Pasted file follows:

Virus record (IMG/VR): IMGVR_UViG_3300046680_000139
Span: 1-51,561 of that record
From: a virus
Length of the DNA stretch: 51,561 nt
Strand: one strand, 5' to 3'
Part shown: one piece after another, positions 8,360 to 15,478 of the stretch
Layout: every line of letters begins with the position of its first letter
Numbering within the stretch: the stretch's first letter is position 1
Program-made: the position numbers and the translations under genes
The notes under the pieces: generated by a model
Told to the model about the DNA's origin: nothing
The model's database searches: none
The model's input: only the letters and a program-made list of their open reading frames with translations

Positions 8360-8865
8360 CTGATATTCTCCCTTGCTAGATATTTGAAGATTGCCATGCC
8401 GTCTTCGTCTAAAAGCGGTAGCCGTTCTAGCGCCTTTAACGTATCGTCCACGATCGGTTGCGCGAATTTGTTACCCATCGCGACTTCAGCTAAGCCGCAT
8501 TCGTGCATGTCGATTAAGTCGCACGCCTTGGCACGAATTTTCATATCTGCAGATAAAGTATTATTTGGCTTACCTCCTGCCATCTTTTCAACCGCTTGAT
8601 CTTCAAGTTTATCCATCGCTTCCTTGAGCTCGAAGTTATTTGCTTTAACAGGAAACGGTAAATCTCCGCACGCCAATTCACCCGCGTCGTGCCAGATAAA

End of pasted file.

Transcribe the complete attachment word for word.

Virus record (IMG/VR): IMGVR_UViG_3300046680_000139
Span: 1-51,561 of that record
From: a virus
Length of the DNA stretch: 51,561 nt
Strand: one strand, 5' to 3'
Part shown: one piece after another, positions 8,360 to 15,478 of the stretch
Layout: every line of letters begins with the position of its first letter
Numbering within the stretch: the stretch's first letter is position 1
Program-made: the position numbers and the translations under genes
The notes under the pieces: generated by a model
Told to the model about the DNA's origin: nothing
The model's database searches: none
The model's input: only the letters and a program-made list of their open reading frames with translations

Positions 8360-8865
8360 CTGATATTCTCCCTTGCTAGATATTTGAAGATTGCCATGCC
8401 GTCTTCGTCTAAAAGCGGTAGCCGTTCTAGCGCCTTTAACGTATCGTCCACGATCGGTTGCGCGAATTTGTTACCCATCGCGACTTCAGCTAAGCCGCAT
8501 TCGTGCATGTCGATTAAGTCGCACGCCTTGGCACGAATTTTCATATCTGCAGATAAAGTATTATTTGGCTTACCTCCTGCCATCTTTTCAACCGCTTGAT
8601 CTTCAAGTTTATCCATCGCTTCCTTGAGCTCGAAGTTATTTGCTTTAACAGGAAACGGTAAATCTCCGCACGCCAATTCACCCGCGTCGTGCCAGATAAA